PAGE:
Findings The prevalence of MCI in adults aged 65 years and older is 10% to 20%; risk increases with age and men appear to be at higher risk than women. In older patients with MCI, clinicians should consider depression, polypharmacy, and uncontrolled cardiovascular risk factors, all of which may increase risk for cognitive impairment and other negative outcomes. Currently, no medications have proven effective for MCI; treatments and interventions should be aimed at reducing cardiovascular risk factors and prevention of stroke. Aerobic exercise, mental activity, and social engagement may help decrease risk of further cognitive decline. Although patients with MCI are at greater risk for developing dementia compared with the general population, there is currently substantial variation in risk estimates (from less than 5% to 20% annual conversion rates), depending on the population studied...

Conclusions and Relevance Cognitive decline and MCI have important implications for patients and their families and will require that primary care clinicians be skilled in identifying and managing this common disorder as the number of older adults increases in coming decades. Current evidence supports aerobic exercise, mental activity, and cardiovascular risk factor control in patients with MCI.

Saturday, August 08, 2015

Shrinking contraindications to metformin

From a study in JAMA:

Objective To assess the risk of lactic acidosis associated with metformin use in individuals with impaired kidney function.

Evidence Acquisition In July 2014, we searched the MEDLINE and Cochrane databases for English-language articles pertaining to metformin, kidney disease, and lactic acidosis in humans between 1950 and June 2014. We excluded reviews, letters, editorials, case reports, small case series, and manuscripts that did not directly pertain to the topic area or that met other exclusion criteria. Of an original 818 articles, 65 were included in this review, including pharmacokinetic/metabolic studies, large case series, retrospective studies, meta-analyses, and a clinical trial.

Results Although metformin is renally cleared, drug levels generally remain within the therapeutic range and lactate concentrations are not substantially increased when used in patients with mild to moderate chronic kidney disease (estimated glomerular filtration rates, 30-60 mL/min per 1.73 m2). The overall incidence of lactic acidosis in metformin users varies across studies from approximately 3 per 100 000 person-years to 10 per 100 000 person-years and is generally indistinguishable from the background rate in the overall population with diabetes. Data suggesting an increased risk of lactic acidosis in metformin-treated patients with chronic kidney disease are limited, and no randomized controlled trials have been conducted to test the safety of metformin in patients with significantly impaired kidney function. Population-based studies demonstrate that metformin may be prescribed counter to prevailing guidelines suggesting a renal risk in up to 1 in 4 patients with type 2 diabetes mellitus—use which, in most reports, has not been associated with increased rates of lactic acidosis. Observational studies suggest a potential benefit from metformin on macrovascular outcomes, even in patients with prevalent renal contraindications for its use.

Conclusions and Relevance Available evidence supports cautious expansion of metformin use in patients with mild to moderate chronic kidney disease, as defined by estimated glomerular filtration rate, with appropriate dosage reductions and careful follow-up of kidney function.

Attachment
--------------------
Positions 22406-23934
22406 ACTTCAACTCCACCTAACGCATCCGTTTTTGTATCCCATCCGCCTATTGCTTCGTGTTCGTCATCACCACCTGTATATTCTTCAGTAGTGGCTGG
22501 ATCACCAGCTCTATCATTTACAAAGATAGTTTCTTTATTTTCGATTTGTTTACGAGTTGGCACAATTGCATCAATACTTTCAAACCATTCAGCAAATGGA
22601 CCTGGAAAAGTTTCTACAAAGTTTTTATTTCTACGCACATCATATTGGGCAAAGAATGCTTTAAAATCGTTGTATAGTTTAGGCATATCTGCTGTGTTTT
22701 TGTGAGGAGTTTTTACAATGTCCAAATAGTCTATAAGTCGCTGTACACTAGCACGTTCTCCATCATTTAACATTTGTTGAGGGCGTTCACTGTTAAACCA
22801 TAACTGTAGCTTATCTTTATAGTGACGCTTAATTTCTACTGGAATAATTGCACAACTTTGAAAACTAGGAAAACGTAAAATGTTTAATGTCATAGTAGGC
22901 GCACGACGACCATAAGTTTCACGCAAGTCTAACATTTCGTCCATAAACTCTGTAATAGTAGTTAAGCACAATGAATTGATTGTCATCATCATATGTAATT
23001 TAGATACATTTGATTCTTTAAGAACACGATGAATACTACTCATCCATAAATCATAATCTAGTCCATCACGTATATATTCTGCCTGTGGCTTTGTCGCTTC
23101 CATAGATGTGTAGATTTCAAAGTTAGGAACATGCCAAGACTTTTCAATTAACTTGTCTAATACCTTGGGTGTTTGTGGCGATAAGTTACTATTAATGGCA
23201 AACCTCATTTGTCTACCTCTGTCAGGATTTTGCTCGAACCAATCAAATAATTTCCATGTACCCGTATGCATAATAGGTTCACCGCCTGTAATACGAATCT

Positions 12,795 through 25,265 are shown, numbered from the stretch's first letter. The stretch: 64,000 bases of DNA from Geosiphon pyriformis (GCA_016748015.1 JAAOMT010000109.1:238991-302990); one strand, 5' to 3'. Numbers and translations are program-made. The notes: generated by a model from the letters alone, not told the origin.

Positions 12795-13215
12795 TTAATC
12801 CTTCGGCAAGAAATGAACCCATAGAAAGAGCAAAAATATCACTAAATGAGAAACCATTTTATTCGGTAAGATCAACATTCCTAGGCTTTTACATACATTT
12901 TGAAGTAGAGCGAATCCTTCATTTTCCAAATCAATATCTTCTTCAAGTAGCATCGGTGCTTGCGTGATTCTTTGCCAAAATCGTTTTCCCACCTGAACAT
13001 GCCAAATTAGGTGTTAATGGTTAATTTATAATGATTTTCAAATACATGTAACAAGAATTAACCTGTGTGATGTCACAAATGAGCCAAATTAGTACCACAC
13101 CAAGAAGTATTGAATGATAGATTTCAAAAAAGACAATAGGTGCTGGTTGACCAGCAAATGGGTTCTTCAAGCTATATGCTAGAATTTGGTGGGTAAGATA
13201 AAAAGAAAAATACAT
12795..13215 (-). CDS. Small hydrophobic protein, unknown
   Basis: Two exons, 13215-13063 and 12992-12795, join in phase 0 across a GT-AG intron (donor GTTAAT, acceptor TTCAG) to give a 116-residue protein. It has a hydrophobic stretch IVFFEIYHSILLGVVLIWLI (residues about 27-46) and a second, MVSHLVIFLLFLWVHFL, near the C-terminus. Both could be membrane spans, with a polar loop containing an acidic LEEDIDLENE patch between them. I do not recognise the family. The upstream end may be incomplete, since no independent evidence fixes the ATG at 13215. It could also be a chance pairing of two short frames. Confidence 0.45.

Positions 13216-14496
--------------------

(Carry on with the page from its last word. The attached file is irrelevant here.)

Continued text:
Thursday, August 06, 2015

Isolated cardiac sarcoidosis

This entitity is being increasingly recognized. Diagnostic difficulties are discussed in this review.

Wednesday, August 05, 2015

Tuesday, August 04, 2015

Humanities versus science in premed education: Does it matter?

Results: A total of 1,548 citations were identified with 20 papers included in the review. SSH premedical education is predominately an American experience. For medical students with SSH background, equivalent academic, clinical, and research performance compared with medical students with a premedical science background is reported, yet different patterns of competencies exist. Post-medical-school equivalent or improved clinical performance is associated with an SSH background. Medical students with SSH backgrounds were more likely to select primary care or psychiatry careers. SSH major/course concentration, not SSH course counts, is important for admission decision making. The impact of today’s admission milieu decreases the value of an SSH premedical education.

Monday, August 03, 2015

High sensitivity troponin T as a marker for diuretic response in acute decompensated heart failure

Elevations are seen in a large number of acutely decompensated patients. The biomarker was analogous to proBNP in this study.

Sunday, August 02, 2015

Hashimoto’s encephalopathy

This is an entity you may not think of.

Saturday, August 01, 2015

Gila monster envenomation

Results. A total of 319 calls regarding Gila monsters were identified in the NPDS. Of these, 105 (33%) were human exposures; most (79%) occurred in males. A total of 71 (68%) of these 105 cases were referred to a health care facility (HCF); 30 (29%) were managed on-site. Of the 71 HCF referrals, 36 (51%) were discharged home and 17 (24%) were admitted. Most (65%) admissions were to an intensive care unit (ICU). Arizona's PCCs received 70 unique reports of Gila monster bite. Most (77%) of the bites in Arizona involved an upper extremity. Eight (11%) involved patients under the age of 18 years. Eleven (16%) Arizona cases were work-related. Twenty-eight (40%) of the 70 bites in Arizona were evaluated in a HCF, but not admitted. Eleven (16%) were admitted, of which five were to an ICU. Six patients had edema of airway structures; three required emergent airway management, one by cricothyrotomy. There were no deaths. Conclusion. Gila monster bites are uncommon. Many cases did not require hospitalization. Edema of airway structures is an infrequent, but life-threatening complication.